July 4th Parade

And so I say to all those who love the Summer sun, and who are roused by parades and picnics and the red, the white, and the blue, to you I wish a happy and peaceful Independence Day.

I will keep to myself in a nice shady spot, away from the crowds and the bluster.  Perhaps I will watch the fireworks from a distance, (it’s the one tradition associated with this time of year that I have always enjoyed) and I will do my best not to rain on anyone’s parade.

Oh, but gods, what I wouldn’t give for a nice refreshing rain, just about now!


Filed under Holidays, Modern Life, Politics

Drone on, and on, and on…,

Last week a man stood up in front of the United States Senate and spoke passionately for nearly thirteen hours, and while he spoke, as his voice began to grow hoarse and America turned its attention momentarily toward those hallowed chambers in the District of Columbia, nothing continued to happen.

Nothing has a way of happening in Washington these days.  Nothing happens, depending upon the particulars of the occasion, with either style and decorum or with bluster and bombast, but be assured, nothing is happening.

These last few years, nothing has been the special provence of the U.S. congress, which is why, when a man stands up from the midst of that august body and announces that he will bring the business of Congress to a halt through the power of the filibuster, by the gods that’s the kind of thing that grabs peoples attention!  We never expected to see the Congress move faster, but just imagine what it would take to actually slow it down even further.  Would such a thing even be possible?!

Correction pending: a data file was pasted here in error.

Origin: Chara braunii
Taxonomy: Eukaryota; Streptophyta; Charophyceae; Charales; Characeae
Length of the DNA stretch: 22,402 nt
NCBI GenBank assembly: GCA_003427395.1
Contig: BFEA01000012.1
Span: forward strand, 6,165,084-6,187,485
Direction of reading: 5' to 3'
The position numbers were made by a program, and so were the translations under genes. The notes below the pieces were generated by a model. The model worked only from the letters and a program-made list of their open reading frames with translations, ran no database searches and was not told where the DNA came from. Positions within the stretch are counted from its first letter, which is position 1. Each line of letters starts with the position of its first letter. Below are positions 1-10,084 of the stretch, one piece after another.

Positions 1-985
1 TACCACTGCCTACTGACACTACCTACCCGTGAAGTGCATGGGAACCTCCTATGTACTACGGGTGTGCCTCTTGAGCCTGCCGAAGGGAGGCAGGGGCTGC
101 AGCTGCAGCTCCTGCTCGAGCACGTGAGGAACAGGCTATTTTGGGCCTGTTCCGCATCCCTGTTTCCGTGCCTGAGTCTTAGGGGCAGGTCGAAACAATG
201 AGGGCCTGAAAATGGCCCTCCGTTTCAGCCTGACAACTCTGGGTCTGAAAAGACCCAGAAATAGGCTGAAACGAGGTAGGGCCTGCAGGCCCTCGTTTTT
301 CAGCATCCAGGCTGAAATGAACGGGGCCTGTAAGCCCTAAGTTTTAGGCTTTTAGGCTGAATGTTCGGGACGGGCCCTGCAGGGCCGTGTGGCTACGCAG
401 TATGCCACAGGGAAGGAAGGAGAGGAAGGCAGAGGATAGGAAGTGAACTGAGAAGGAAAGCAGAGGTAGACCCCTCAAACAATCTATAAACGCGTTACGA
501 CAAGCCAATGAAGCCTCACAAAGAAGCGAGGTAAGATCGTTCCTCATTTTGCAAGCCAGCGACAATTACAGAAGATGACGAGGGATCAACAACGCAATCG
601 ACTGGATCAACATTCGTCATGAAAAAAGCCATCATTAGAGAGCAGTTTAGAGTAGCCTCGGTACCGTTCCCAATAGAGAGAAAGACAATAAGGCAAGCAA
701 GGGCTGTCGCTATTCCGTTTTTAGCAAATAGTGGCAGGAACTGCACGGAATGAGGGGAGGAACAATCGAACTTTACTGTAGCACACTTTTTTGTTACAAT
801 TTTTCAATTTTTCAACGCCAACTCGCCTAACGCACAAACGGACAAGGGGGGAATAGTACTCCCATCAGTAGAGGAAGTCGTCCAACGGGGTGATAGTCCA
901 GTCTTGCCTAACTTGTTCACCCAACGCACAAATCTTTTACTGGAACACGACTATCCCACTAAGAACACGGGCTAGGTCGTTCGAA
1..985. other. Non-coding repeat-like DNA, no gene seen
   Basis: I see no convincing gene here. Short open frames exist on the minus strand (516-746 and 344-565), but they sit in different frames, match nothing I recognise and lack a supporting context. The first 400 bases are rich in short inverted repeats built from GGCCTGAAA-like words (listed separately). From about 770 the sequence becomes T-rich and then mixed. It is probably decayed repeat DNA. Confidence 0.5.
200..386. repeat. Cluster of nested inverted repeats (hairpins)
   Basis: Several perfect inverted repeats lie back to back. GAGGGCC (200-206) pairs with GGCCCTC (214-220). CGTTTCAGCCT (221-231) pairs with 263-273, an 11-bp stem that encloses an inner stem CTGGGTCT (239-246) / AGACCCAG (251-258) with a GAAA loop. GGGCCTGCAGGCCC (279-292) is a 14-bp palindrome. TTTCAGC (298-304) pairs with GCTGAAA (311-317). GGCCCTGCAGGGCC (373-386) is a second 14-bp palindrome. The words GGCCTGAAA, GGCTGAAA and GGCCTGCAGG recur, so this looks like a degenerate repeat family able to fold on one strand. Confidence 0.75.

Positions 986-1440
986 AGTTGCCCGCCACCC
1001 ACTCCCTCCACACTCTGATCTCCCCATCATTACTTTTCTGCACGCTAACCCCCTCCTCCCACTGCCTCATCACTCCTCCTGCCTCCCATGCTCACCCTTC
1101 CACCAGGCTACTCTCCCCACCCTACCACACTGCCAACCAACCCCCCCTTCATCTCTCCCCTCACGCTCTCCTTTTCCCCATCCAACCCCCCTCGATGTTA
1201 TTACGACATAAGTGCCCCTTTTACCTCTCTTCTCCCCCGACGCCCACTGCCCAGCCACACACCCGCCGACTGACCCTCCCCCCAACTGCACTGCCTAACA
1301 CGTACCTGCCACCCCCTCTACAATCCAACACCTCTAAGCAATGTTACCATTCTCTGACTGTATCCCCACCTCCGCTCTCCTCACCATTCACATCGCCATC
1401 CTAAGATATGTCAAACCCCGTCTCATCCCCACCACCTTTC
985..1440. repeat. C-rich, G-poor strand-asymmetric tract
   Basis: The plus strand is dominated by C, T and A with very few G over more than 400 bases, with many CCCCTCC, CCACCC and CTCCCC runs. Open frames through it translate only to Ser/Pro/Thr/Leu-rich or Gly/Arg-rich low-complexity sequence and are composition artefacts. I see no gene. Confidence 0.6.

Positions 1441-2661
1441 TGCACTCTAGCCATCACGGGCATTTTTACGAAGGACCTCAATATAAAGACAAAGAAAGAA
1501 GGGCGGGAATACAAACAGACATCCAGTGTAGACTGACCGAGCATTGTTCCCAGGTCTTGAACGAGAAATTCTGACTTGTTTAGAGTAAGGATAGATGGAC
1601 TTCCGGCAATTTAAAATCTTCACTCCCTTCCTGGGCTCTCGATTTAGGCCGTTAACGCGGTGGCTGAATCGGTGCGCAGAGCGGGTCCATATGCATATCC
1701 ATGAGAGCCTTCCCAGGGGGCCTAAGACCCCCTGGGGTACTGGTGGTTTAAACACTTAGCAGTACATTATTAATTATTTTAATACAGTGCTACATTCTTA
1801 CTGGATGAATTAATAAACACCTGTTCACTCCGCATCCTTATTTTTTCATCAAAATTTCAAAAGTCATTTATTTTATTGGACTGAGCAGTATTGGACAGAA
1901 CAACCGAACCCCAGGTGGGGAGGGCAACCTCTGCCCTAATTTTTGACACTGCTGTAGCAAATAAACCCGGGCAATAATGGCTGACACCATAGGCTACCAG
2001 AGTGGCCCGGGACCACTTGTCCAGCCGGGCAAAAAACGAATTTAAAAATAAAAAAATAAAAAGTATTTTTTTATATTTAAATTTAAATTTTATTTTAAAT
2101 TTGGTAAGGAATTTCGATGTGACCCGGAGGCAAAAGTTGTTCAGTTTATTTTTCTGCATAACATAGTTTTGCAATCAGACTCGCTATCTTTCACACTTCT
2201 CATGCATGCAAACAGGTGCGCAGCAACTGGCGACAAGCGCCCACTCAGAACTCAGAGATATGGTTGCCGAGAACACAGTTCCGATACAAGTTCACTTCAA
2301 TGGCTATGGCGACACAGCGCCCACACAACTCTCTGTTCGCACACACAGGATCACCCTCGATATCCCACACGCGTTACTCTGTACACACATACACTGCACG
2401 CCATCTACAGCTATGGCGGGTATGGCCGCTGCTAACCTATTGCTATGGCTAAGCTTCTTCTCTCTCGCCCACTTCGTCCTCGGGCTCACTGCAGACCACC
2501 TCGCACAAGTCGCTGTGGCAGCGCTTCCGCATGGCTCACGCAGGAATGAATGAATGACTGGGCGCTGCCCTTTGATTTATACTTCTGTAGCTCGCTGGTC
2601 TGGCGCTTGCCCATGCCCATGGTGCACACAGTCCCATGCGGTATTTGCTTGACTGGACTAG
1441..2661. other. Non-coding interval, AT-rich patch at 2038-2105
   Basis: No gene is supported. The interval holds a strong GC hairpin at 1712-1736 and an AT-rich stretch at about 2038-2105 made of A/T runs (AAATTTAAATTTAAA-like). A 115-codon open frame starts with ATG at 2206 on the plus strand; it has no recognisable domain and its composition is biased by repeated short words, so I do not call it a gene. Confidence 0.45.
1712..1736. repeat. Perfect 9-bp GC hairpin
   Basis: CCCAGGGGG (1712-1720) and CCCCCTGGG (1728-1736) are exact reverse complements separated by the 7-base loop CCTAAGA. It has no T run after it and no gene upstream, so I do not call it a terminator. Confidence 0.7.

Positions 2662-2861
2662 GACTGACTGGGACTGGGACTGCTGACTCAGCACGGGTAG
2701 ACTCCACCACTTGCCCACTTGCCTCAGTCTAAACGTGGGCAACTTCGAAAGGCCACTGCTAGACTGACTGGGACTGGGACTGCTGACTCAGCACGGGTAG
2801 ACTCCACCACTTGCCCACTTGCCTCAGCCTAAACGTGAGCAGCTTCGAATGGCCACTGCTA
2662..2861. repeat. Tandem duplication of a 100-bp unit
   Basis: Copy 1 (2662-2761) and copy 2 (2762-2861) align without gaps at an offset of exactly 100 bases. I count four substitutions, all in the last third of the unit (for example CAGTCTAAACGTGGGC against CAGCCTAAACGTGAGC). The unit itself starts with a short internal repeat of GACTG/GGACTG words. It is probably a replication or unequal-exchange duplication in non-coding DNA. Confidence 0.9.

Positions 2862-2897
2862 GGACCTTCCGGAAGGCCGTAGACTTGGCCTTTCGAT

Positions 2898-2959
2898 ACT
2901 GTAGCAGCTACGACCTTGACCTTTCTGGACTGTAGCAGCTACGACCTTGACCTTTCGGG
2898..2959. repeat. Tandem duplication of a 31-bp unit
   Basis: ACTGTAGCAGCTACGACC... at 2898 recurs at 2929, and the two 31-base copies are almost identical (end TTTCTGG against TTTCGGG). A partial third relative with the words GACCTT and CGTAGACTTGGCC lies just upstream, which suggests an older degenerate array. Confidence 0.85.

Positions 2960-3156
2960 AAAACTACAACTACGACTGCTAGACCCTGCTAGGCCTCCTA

Let me take a step back to explain.

Unless you’ve been hiding under a rock this last week, or just had better things to do, you likely already know that the courageous hero in this story is Senator Rand Paul.  The subject of his glorious stand was the possibility of Drone strikes against American citizens on American soil.

It's simply chilling!  Read with the lights on.

Click to read the whole thing.

In particular, he seems to be somewhat vexed with this letter which he received from Attorney General, Eric Holder.  I’ll let you read the letter if you like, and I’ve taken the liberty of circling the bit which has Senator Paul in such a conniption.

Now over the years I have often heard people complain that the good folks we elect to Congress have a bad habit of not fully reading the bills that they are called to vote on.  In light of recent events, I begin to wonder if that habit is really such a bad thing.

In what delusional paranoid’s nightmare interpretation does…,

“The President could conceivably have no choice but to authorize the military to use such force if necessary to protect the homeland in the circumstances of a catastrophic attack like the ones suffered on December 7, 1941, and September 11, 2001.”